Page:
Patients with Marshall Syndrome have a distinctive flat sunken midface with a flattened nasal bridge (saddle nose), nostrils that turn upward, and a wide space between the eyes (hypertelorism). The dome-like upper portion of the skull (calvaria) is thicker than normal and calcium deposits can be found in the skull (cranium). Frontal sinuses may be absent. Eye defects found in patients with Marshall Syndrome are nearsightedness, a disease of the eye in which the lens loses its clarity (cataract), and a wide space between the eyes making the eyeballs appear to be larger than normal. Hearing loss may range from slight to severe; the distortion of the sound is a consequence of the nerve damage (sensorineural). Other symptoms exhibited by some patients with Marshall Syndrome are: crossed eyes (esotropia), a condition in which the line of vision is higher in one eye than the other (hypertropia), retinal detachment, glaucoma, protruding upper incisors (teeth) and a smaller than normal or missing nasal bone.
Marshall syndrome is a rare autosomal dominant genetic disorder caused by mutations in the collagen XI, alpha-1 polypeptide (COL11A1) gene located on chromosome 1p21.1. Typically mutations causing Marshall syndrome are splice site mutations involving base pair insertions or deletions of intron 50. Dominant genetic disorders occur when only a single copy of an abnormal gene is necessary to cause a particular disease. The abnormal gene can be inherited from either parent or can be the result of a new mutation (gene change) in the affected individual. The risk of passing the abnormal gene from affected parent to offspring is 50% for each pregnancy.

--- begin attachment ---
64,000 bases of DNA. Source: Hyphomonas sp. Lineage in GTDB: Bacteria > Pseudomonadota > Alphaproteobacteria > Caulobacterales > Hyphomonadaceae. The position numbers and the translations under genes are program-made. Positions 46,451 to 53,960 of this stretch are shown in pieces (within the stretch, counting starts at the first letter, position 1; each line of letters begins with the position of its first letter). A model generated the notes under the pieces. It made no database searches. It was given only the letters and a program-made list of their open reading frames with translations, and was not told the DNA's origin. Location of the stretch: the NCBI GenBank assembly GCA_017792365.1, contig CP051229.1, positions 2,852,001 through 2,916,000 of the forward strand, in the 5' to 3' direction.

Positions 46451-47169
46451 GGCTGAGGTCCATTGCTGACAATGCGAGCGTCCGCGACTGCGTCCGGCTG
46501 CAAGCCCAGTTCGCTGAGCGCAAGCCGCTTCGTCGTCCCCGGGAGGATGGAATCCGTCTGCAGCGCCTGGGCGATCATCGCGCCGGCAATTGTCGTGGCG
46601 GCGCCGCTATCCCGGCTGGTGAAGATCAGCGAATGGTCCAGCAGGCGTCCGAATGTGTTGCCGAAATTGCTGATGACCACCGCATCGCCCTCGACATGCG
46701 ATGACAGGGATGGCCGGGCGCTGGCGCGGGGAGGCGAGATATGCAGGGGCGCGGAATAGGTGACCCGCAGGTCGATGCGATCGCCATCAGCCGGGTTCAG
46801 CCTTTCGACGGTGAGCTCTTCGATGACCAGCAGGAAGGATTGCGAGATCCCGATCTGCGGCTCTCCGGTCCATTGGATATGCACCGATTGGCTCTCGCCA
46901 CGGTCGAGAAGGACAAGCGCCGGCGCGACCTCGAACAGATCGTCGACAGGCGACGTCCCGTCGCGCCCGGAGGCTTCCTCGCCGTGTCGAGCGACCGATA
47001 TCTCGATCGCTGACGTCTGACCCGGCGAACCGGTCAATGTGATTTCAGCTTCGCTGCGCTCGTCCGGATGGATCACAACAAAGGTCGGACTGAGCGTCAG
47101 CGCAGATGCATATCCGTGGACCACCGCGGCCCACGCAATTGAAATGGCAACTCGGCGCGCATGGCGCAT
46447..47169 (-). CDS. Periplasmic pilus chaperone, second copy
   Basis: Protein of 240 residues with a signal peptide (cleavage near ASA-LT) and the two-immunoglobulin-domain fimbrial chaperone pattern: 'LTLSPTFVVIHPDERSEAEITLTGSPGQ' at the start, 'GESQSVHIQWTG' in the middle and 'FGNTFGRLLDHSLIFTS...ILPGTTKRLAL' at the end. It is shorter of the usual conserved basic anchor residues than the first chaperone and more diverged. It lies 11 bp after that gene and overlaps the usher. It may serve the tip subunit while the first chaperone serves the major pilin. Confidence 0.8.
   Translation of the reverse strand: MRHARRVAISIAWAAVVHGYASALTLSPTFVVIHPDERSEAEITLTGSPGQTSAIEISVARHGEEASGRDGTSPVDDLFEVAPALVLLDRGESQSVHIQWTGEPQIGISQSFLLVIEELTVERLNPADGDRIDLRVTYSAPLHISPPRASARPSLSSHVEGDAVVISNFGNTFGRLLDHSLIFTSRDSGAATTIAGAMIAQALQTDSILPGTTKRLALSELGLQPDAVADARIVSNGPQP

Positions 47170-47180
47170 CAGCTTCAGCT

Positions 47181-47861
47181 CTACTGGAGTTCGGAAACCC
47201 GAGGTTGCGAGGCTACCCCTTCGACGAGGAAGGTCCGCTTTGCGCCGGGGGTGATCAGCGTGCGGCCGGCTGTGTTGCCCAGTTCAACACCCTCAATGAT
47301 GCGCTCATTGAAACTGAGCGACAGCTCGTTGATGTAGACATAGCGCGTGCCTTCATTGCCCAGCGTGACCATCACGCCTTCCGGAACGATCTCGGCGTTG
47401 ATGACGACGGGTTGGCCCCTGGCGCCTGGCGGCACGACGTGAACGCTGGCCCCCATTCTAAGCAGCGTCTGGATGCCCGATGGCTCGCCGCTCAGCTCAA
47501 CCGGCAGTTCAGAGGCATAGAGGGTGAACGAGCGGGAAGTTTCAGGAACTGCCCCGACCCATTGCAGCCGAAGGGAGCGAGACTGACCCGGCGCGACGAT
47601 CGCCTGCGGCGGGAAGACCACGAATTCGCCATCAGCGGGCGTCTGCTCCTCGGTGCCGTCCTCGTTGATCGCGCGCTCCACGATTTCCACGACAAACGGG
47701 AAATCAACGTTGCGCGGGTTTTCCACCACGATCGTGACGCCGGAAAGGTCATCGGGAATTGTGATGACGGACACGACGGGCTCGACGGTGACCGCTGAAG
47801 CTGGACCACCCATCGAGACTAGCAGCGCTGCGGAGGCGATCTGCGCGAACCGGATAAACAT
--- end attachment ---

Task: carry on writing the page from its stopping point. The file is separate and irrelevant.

One Saudi family has been reported with two sons with Marshall syndrome with homozygous missense mutations of COL11A1. In this family there was concern for possible autosomal recessive inheritance, as each parent carried one missense mutation with glycine substitution, and these parents had short stature, thick calvaria, and mild hearing loss with normal ophthalmologic examination and did not have a diagnosis of Stickler or Marshall syndrome. Recessive genetic disorders occur when a child inherits two abnormal copies of a gene, one from each parent, who is unaffected. It may be in this family that both parents are mildly affected by Stickler syndrome and in this situation the inheritance would be termed double dominant. In either situation, the recurrence risk would be 25% with each pregnancy. The risk is the same for males and females.
Plastic surgery can improve saddle nose in Marshall syndrome. Other surgical procedures are used to remove the lenses of eyes affected by cataracts, after which lens implants are used as replacements. Subsequently, contact lenses may help improve sharpness of vision. Laser techniques are used to loosen any material, such as the cornea or the lens capsule that may adhere to the lens. The use of a hearing aid may be beneficial in some cases. Genetic counseling is recommended for affected individuals and their families. Other treatment is symptomatic and supportive.
After the removal of the affected lens in children with congenital cataracts, an intraocular lens (IOL) may be implanted. If technically feasible, the IOL is implanted in the lens capsule. More research is needed before this implantation can be used more generally to preserve vision and reduce double vision. Information on current clinical trials is posted on the Internet at www.clinicaltrials.gov.
All studies receiving U.S. Government funding, and some supported by private industry, are posted on this government web site.
For information about clinical trials being conducted at the NIH Clinical Center in
Bethesda, MD, contact the NIH Patient Recruitment Office:
Tollfree: (800) 411-1222
TTY: (866) 411-1010
For information about clinical trials sponsored by private sources, contact:
For information about clinical trials conducted in Europe, contact:
Contact for additional information about Marshall syndrome:
Paula Goldenberg, MD, MSW, MSCE
Stickler Syndrome Clinic/ Genetics Clinic-Yawkey 6, MGH
Genetics Unit, Massachusetts General Hospital for Children
175 Cambridge Street-5th floor
Boston, MA 02114
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